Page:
“[We] make sure that we’re pushing content that supports the values of the organization. Which is really supporting amazing technologists.”
Five to Nine: How are you creating the smaller groups? Is this through people signing up for slots?
Robert: No, we assess it. For example, in New York, we had a big turnout which then split it into two smaller groups. In other offices, we have yet seen a big buildup of engagement, but we’ve seen a steady rotation of people that are engaged. It’s starting off with one and then assessing the needs as it continues to grow and the demand grows. If needed, you then split the sessions so that you continue the more intimate sessions. One of the most important things to success is that we’ve made sure the employees know that all things are trial, that we need to be flexible and make the shifts.
To increase engagement, we encourage the workforce to engage our office managers regularly, not just by email, but also via chat groups for each of the offices. Each office manager is responsible for engaging the community and reminding folks of important information and also saying, “Hey, I would love to see you join the chat!”, so they are directly engaging with people and motivating people to hopefully connect.
Five to Nine: Switching gears to your predictions for the future, do you think that widespread remote work is here to stay?
Robert: Yeah, there are lots of questions surrounding what the office experience is going to be like in the future. I think we’re going to see an end to the open floor plan for office spaces. Organizations will be allowing more work from home. I think the challenge is for organizations to identify the opportunities to bring their collective workforce together for a sense of community. The investment that they’re making to an office is not a saving necessarily for the business, but the opportunity to invest in experiences that allow people to come together for community, connection, learning, and development.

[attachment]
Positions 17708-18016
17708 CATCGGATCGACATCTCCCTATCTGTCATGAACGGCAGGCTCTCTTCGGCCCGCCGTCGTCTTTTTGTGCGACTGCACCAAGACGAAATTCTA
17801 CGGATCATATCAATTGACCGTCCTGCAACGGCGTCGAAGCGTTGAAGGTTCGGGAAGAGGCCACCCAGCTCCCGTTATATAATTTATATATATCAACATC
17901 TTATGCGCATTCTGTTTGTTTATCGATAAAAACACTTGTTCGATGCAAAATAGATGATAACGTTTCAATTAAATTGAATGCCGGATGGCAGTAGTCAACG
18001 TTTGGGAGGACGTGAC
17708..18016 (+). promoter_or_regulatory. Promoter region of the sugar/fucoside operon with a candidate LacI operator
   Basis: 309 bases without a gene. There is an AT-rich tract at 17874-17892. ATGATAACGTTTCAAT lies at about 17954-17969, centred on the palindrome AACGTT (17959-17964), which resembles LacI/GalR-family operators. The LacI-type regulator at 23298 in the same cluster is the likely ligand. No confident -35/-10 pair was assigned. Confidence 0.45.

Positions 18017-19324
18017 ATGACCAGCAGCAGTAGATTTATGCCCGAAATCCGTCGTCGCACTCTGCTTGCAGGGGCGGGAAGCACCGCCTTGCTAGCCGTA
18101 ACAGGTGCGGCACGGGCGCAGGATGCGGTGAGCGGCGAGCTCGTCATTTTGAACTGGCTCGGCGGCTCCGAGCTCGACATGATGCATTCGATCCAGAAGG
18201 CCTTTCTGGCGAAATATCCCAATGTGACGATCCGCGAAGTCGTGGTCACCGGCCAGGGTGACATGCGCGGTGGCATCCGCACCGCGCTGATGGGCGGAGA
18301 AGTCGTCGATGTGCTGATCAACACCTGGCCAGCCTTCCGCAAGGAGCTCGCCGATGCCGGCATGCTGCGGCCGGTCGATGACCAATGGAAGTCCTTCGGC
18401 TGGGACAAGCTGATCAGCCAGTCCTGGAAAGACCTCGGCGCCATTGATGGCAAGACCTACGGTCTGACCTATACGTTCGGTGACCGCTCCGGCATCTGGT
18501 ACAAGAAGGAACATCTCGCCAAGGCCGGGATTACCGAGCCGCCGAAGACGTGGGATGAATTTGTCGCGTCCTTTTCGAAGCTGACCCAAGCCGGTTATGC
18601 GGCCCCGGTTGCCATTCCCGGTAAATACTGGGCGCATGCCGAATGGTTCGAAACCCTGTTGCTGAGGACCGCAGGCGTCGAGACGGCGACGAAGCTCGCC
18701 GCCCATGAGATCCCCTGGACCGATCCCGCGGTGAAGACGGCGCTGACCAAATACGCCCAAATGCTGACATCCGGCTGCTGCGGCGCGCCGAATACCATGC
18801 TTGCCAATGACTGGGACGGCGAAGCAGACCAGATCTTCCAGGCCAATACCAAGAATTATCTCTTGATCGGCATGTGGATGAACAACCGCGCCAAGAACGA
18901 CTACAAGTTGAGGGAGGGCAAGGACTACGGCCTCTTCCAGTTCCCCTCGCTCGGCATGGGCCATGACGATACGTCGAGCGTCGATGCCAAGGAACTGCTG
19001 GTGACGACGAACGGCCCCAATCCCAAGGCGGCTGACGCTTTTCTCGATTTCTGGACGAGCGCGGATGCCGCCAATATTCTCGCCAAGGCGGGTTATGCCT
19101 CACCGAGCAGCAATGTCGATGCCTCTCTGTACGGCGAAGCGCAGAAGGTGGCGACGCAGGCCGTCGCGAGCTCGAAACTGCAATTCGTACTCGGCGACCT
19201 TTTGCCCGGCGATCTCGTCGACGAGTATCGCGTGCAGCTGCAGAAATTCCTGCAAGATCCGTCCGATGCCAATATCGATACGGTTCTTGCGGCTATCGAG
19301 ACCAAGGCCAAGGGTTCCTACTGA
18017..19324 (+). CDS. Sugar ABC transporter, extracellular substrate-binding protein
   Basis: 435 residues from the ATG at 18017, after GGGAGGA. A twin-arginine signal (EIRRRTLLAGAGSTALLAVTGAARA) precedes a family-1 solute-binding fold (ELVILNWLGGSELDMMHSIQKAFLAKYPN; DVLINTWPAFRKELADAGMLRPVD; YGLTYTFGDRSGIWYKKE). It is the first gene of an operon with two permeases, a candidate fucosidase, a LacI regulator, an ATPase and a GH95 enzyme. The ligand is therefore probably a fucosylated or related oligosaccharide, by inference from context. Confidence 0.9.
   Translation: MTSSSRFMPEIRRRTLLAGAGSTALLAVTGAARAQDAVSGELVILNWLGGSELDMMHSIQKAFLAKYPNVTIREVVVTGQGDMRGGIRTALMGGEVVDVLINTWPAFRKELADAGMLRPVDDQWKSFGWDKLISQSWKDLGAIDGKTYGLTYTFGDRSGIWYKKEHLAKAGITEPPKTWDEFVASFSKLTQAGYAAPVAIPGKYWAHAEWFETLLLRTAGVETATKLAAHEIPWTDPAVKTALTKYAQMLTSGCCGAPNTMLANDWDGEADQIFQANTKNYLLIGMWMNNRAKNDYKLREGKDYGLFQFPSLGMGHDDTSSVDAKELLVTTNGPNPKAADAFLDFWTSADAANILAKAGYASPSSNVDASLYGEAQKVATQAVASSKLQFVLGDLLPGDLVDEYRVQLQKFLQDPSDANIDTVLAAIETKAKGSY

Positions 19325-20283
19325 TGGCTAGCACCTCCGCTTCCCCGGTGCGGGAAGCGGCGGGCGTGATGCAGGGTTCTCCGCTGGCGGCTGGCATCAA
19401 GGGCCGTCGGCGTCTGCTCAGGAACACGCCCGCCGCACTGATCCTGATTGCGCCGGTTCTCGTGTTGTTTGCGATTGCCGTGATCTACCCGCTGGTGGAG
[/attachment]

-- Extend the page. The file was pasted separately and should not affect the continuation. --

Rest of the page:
Five to Nine: What is your personal favorite new work from home rituals?
Robert: Being in this situation has allowed me to form new habits and form a solid morning routine. I’ve been slowing down and really investing in good habits that set me up for success for the day. Not checking emails all the time and making sure that I take care of personal needs before I jump onto the computer. I also remind myself to step away from the computer and do something else to give my mind a break. Working from home I’ve definitely become more mindful of self-care.
Five to Nine: What’s a funny gif popping up anything that you found funny?
Robert: A funny gif that someone sent through a chat from Death Becomes Her with Meryl Streep and Goldie Hawn. This person was responding to a “how was your weekend?” question and could only sum it up in this way.
Until next time, that’s a wrap!
In the meantime, explore how Five to Nine enables people and program leaders to collaborate, manage, and evaluate the impact of their employee programs all in one platform. We have helped customers host thousands of live and virtual events through the Five to Nine platform and have tons of best practices up our sleeves. Schedule some time to chat here.